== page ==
M. J. Nurenberger

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Meyer Joshua Nurenberger (1911 – August 11, 2001) was a Jewish journalist, author and publisher. He grew up in Europe but immigrated to the New World in 1939, living in the USA where he worked as a war correspondent and journalist, before moving to Canada where he founded and edited the Canadian Jewish News.[1]

Early life[edit]

M.J. Nurenberger was born in Kraków but was raised in France and educated in Belgium where he began his career in journalism as a parliamentary reporter. He emigrated to the United States in February 1939, months before the outbreak of World War II. He was able to rescue his parents and 3 sisters from Europe before the war. They spent the war in England and Cuba and came to New York in 1945.

While in New York City he was ordained a rabbi but decided to continue his career in journalism. He found a job with the conservative Morgen Journal (Jewish Morning Journal), a Yiddish daily published in New York, becoming its editor in 1947 and also wrote a column for the influential Yiddish weekly Algemeiner Journal.

During World War II, Nurenberger was a war correspondent whose dispatches were carried by the Jewish press throughout the world. Following the war he covered the Nuremberg Trials and later also covered the trial of Adolf Eichmann in Israel.[2]


In 1957, at the encouragement of Menachem Begin,[3] Nurenberger moved to Toronto, Ontario, Canada, to become editor of the Yiddish weekly, Der Yiddishe Journal.[4] Three years later, he and his wife Dorothy Cohn Nurenberger founded the Canadian Jewish News, an English-language weekly which became the leading newspaper of Canada's Jewish community. Following the death of his wife in 1971, Nurenberger sold the newspaper to a consortium of Jewish philanthropists supportive of the Canadian Jewish Congress.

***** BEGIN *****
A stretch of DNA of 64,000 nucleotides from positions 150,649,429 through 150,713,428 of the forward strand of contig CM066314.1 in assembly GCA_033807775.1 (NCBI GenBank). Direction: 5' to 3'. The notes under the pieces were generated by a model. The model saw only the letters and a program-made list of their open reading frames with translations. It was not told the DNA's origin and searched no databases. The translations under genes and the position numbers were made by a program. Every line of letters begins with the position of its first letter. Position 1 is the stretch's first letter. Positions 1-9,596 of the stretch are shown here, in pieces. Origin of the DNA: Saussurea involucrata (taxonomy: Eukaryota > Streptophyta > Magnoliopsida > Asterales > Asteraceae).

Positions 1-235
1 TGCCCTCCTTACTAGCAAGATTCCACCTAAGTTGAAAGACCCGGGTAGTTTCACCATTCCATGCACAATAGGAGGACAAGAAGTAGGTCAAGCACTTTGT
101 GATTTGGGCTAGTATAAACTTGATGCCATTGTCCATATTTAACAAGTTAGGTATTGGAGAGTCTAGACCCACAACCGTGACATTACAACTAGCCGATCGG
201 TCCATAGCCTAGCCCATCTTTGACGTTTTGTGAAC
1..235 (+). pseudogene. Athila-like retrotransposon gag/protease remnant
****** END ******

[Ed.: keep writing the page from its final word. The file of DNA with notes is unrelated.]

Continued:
Nurenberger was a Revisionist Zionist, having become involved with the Irgun in the 1940s. He was later a supporter of Herut and a friend of its leader, Menachem Begin, and supported Begin and his movement editorially. He also advised Progressive Conservative Party leader John Diefenbaker on Jewish issues. Disappointed by the turn of the Canadian Jewish News under its new owners, he founded the Jewish Times in 1974 as an independent journal of news analysis, and published it until 1992, when he began suffering from Alzheimer's disease and with the newspaper facing allegations that Nurenberger was violating copyright by reprinting articles from other Jewish newspapers without permission.

Nurenberger's daughter, Atara Beck, worked as a journalist for the Jewish Tribune before moving to Israel in 2011.

Nurenberger founded and edited the French-language Jewish monthly magazine Nouveau Monde, which was published and distributed in Montreal in the late 1960s and early 1970s. In 1972, Nurenberger appointed writer Victor Teboul as its editor-in-chief.

The Scared and the Doomed[edit]

He is the author of The Scared and the Doomed - The Jewish Establishment vs. The Six Million (ISBN 0-88962-289-2),[5] published in 1985, which challenges the American Jewish leadership during World War II, castigating Labour Zionist and American Jewish leaders for opposing Vladimir Jabotinsky's proposal that a Jewish army be mobilised and sent to Europe during World War II, and argues that European Jewry could have been saved.


  1. ^ Brautigam, Tara (August 23, 2001). "M. Nurenberger was founder of Jewish News". The Star.[permanent dead link]
  2. ^ Bialystock, Franklin (2000). Delayed Impact: The Holocaust and the Canadian Jewish Community. McGill-Queen's Press. p. 106.
  3. ^ O'Connor, Joe (April 23, 2013). "'They really valued good journalism': For its husband and wife founders, The Canadian Jewish News was a labour of love". National Post. Retrieved April 23, 2013.
  4. ^ Lipsitz, Edmond Y. (1989). Canadian Jewry today: who's who in Canadian Jewry. JESL. p. 82.
  5. ^ Nylp, Stein (1987). Bibliographic Guide to North American History: 1986. G K Hall. p. 478.

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